Surface, sport big winners at Breeders' Cup

Updated: October 27, 2008, 3:23 AM ET
Associated Press

ARCADIA, Calif. -- Forget the 14 races, the $25 million in purses and the tens of millions in wagering.

The biggest number to come out of the Breeders' Cup may be zero -- as in zero breakdowns on Santa Anita's new synthetic Pro-Ride surface during two electrifying days of racing that gave the sport a much-needed image boost following a long, scrutiny-filled summer.

More than 150 horses headed to the post looking for their share at horse racing's richest event. Only 14 won, but the entire field made it around the sun-dappled track intact.

"There was no carnage," said trainer Eoin Harty.

That's a victory in itself for an industry trying to move past the high-profile breakdown of filly Eight Belles moments after this year's Kentucky Derby, and Derby winner Big Brown's controversial run at a Triple Crown.

"All in all it was a real celebration of racing and the best of racing," said trainer John Gosden, who saddled Raven's Pass to an upset win over Curlin in the $5 million Classic. "That's what American racing needed from the Breeders' Cup and they got it."

Gosden said before the Breeders' Cup began that the new surface would level the playing field between North American and European horses.

Did it ever.

Five European horses reached the winner's circle Saturday, led by Gosden's brilliant 3-year-old. Raven's Pass, a turf horse making his first start on a synthetic surface, looked right at home on the mixture of fiber, rubber and sand. He surged by the reigning Horse of the Year down the stretch for a convincing 1 3/4 lengths win.

Gosden didn't rule out bringing his star back to defend his title. If he does, he won't be alone. After watching so many Euros run so well, expect the road back to Santa Anita for next year's Breeders' Cup to be packed.

"I should think it will be tough getting in the races next year," Gosden said. "There will be a lot of people disappointed on the also eligible list."

Breeders' Cup president Greg Avioli acknowledged he was worried about his decision to bring the event to Santa Anita when the track's first try at an artificial surface proved disastrous. Pro-Ride was installed in July, and Avioli said he's gotten nothing but rave reviews.

"We haven't been vindicated but Santa Anita has and Pro-Ride has," Avioli said. "They said they would get this right and they got this right and my hat's off to them."

Gosden, who began his career training in California before moving his operations to England in 1988, said he was so impressed by the surface that he'd consider running on it full-time.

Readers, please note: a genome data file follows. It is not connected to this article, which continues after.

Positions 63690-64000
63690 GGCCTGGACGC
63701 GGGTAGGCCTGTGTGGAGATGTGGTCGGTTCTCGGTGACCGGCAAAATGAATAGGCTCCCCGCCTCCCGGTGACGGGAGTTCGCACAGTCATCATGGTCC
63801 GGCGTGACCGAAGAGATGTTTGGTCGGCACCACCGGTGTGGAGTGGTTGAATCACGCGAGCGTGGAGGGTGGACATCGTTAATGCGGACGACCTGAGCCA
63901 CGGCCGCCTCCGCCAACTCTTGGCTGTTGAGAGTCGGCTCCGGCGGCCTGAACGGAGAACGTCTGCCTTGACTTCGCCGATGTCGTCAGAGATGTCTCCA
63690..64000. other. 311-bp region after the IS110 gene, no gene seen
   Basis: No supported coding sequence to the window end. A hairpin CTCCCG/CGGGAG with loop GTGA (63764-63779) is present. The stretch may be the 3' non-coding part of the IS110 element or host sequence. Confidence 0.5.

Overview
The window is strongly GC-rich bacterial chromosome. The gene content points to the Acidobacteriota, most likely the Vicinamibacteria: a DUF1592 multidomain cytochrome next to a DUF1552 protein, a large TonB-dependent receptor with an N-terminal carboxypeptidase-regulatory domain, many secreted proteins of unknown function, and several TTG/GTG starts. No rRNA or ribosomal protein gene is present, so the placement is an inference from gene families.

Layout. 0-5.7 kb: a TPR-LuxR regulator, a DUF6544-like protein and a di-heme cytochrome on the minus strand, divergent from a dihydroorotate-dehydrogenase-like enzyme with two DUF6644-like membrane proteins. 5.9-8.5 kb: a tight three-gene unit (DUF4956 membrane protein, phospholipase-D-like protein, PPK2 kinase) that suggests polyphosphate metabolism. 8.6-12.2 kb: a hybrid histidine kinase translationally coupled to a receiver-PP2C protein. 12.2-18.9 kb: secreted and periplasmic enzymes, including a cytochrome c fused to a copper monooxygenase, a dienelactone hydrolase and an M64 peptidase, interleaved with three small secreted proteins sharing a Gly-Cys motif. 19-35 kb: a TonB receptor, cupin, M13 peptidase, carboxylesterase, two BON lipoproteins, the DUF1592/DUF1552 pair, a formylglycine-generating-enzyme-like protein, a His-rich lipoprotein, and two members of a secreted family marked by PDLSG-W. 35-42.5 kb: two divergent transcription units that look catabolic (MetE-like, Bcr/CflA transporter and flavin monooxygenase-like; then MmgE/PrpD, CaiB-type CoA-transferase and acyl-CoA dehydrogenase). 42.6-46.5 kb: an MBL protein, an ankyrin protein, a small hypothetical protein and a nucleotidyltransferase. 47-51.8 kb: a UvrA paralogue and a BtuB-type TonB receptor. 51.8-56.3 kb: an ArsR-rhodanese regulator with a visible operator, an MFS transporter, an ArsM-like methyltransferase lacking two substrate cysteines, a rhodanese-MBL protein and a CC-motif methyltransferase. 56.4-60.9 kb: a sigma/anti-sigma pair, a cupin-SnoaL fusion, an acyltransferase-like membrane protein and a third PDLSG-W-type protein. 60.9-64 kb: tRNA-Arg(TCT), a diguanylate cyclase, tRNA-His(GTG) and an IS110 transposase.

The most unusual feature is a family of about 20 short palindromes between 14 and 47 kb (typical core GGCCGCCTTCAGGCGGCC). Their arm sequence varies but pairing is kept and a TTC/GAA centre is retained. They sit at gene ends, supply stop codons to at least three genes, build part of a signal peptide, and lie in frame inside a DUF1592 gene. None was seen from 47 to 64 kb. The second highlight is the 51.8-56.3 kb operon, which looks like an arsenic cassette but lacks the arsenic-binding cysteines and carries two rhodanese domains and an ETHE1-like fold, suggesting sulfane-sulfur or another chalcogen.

"If I was told I could only train on one surface for the rest of my career, I wouldn't be far off picking that main track there," he said. "I really wouldn't."

Even some of the naysayers seemed to find success. Bob Baffert, who has never been a fan of synthetics, picked up two victories over the weekend, including the second Juvenile title of his career with Midshipman.

"All the skeptics seemed to win races," Harty said.

Baffert doesn't consider himself a convert yet, but knows the surface is no excuse not to come to one of racing's most high-profile events.

"It's a Breeders' Cup, and you have to run in it," Baffert said. "All the good horses should show up, and that's what it's all about."

One horse who almost certainly won't be back is Curlin. Looking for a second straight win in the Classic to cement his status as one of the sport's all-time greats, Curlin made his patented surge to the front before fading in the final yards to finish out of the money for the first time in his career.

Trainer Steve Asmussen offered no excuses for the loss, but was among those not won over by the surface.

"He works harder to go through it than he does off the dirt," Asmussen said.

Curlin was scheduled to ship to Churchill Downs late Sunday night and his racing future is uncertain. Asmussen said he and majority owner Jess Jackson would sit down in the next few days to determine which path the 4-year-old will take.

"Nothing at all has been said about what's the next step," Asmussen said.

Racing, meanwhile, hopes for a quiet winter. After months of talking about steroids, medication and long awaited reform, if the last image the masses see this year is Raven's Pass dashing to the wire with the field scrambling after, that's not a bad thing.

"(It is) the perception that we have to be so careful of," Gosden said. "To have a great Breeders' Cup is important. We need positive news and it was a positive news weekend."

Copyright 2008 by The Associated Press

This story is from's automated news wire. Wire index